On June 30, 2008, the federal government (the " government" ) commenced the instant civil forfeiture action in the District Court pursuant to 21 U.S.C. § 881(a)(6) (" § 881(a)(6)" ),4 seeking forfeiture of the assets held in the brokerage account. The government alleged in its complaint and supporting affidavit that the entire sum of $185,336.07 constituted proceeds of illegal drug sales. That same day the District Court issued a warrant of arrest in rem. On October 23, 2009, Pellegrino filed a verified claim requesting that the currency be returned to him because it was the product of lawful activity. On August 1, 2011, following the completion of discovery, the government moved for summary judgment in the civil forfeiture proceeding, which the District Court granted in a decision and order dated May 2, 2012. See United States v. Sum of $185,336.07 U.S. Currency Seized from Citizen's Bank Account L7N-01967, 858 F.Supp.2d 246, 250 (W.D.N.Y.2012) (" Sum of $185,336.07 " ).
This appeal followed.
" We review an order granting summary judgment de novo, drawing all factual inferences in favor of the non-moving party." Viacom Int'l, Inc. v. YouTube, Inc., 676 F.3d 19, 30 (2d Cir.2012). Summary judgment is required if " there is no genuine dispute as to any material fact and the movant is entitled to judgment as a matter of law." Fed.R.Civ.P. 56(a); see also Lyons v. Lancer Ins. Co., 681 F.3d 50, 56 (2d Cir.2012).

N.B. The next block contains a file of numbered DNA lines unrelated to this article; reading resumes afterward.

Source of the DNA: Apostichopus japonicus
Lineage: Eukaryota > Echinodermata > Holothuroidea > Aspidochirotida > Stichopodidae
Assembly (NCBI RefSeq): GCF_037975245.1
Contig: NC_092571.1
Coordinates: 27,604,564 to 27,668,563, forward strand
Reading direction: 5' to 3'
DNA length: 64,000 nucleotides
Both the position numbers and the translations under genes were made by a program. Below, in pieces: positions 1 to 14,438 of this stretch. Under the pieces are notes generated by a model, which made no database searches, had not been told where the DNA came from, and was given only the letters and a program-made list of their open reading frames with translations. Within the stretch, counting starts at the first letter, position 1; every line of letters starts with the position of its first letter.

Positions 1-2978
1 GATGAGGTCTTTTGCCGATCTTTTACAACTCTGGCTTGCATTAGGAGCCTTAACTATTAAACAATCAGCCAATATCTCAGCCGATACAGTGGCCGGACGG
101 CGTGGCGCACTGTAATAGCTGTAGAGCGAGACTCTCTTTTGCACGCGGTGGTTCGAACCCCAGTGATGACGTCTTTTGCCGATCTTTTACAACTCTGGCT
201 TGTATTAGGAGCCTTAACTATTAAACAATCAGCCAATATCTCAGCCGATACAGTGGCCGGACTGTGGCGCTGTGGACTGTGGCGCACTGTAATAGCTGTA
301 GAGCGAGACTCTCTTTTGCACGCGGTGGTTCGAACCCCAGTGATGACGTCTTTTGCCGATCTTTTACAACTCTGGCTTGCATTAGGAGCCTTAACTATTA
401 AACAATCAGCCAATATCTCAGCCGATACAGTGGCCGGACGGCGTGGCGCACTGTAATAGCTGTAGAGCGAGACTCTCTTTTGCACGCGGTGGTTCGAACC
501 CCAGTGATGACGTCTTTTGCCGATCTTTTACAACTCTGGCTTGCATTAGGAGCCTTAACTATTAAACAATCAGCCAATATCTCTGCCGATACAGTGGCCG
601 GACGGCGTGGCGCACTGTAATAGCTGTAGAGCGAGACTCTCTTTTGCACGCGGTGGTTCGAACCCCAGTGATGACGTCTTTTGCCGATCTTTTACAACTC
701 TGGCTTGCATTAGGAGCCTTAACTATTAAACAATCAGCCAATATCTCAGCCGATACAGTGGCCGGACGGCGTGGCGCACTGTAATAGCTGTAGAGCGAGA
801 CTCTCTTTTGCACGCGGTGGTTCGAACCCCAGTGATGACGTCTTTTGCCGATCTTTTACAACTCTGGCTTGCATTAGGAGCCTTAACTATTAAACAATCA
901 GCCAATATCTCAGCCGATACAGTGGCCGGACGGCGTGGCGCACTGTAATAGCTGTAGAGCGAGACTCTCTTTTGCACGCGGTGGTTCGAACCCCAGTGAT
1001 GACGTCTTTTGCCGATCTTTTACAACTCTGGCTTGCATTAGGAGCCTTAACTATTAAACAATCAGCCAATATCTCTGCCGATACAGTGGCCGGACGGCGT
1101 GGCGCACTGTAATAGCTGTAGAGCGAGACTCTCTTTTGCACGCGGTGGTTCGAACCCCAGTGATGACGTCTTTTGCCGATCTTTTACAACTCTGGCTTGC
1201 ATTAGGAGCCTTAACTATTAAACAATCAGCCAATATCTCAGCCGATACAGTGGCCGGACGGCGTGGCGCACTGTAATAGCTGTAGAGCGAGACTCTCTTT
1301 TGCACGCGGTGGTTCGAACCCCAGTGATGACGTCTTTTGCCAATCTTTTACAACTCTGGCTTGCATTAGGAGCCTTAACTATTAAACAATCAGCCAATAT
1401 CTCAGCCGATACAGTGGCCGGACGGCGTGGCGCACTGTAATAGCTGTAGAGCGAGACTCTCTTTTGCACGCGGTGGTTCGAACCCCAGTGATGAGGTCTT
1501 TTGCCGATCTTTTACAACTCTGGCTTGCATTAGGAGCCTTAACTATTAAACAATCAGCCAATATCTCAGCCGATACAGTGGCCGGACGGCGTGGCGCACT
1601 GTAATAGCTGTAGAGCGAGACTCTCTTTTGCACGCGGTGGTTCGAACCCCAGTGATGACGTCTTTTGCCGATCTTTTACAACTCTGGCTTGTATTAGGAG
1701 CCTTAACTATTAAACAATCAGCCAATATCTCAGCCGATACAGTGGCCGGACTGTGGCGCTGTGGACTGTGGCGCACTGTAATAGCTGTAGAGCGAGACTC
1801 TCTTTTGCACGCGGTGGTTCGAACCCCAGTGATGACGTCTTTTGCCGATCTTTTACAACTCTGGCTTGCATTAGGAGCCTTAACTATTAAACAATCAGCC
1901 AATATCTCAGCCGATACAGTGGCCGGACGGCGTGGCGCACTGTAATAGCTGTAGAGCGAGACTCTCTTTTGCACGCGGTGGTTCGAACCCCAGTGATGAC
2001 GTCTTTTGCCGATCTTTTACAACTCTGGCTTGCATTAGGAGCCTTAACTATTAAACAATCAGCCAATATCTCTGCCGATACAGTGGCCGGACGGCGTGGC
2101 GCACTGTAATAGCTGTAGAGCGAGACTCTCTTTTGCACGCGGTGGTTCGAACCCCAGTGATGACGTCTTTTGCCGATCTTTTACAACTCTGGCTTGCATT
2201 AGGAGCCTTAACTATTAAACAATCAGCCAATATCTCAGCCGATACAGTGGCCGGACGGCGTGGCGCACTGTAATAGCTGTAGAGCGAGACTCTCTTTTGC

On appeal, Pellegrino raises three arguments: (1) the District Court " abused its discretion" by failing to " accommodate" his invocation of the Fifth Amendment; (2) the District Court improperly " sanctioned" him for discovery violations by granting summary judgment; and (3) the District
Court's decision allowing the seizure of the $185,336.07 violated the Eighth Amendment's ban on disproportionate punishment. We do not find these arguments persuasive, but we briefly discuss them before turning to the question of the correct standard for civil forfeiture proceedings. See Part B, post.
Pellegrino's first argument is that the District Court " abused its discretion" by failing to " accommodate" his invocation of the Fifth Amendment right to remain silent. See In re Sims, 534 F.3d 117, 132 (2d Cir.2008) (explaining the term of art " abuse of discretion" as a ruling based on " an erroneous view of the law or on a clearly erroneous assessment of the evidence, or ... a decision that cannot be located within the range of permissible decisions." (internal quotation marks, citation, and alteration omitted)). Pellegrino did not, however, invoke his Fifth Amendment privilege until the eve of his deposition, well over three years after discovery had begun. And in those proceeding years, Pellegrino refused to respond to the government's interrogatories, document requests, and requests for admission, but never by invoking his Fifth Amendment right to silence. It was not abuse of discretion for the district court, suspicious of Pellegrino's gamesmanship, to discredit unauthenticated documents that Pellegrino first produced in opposition to summary judgment.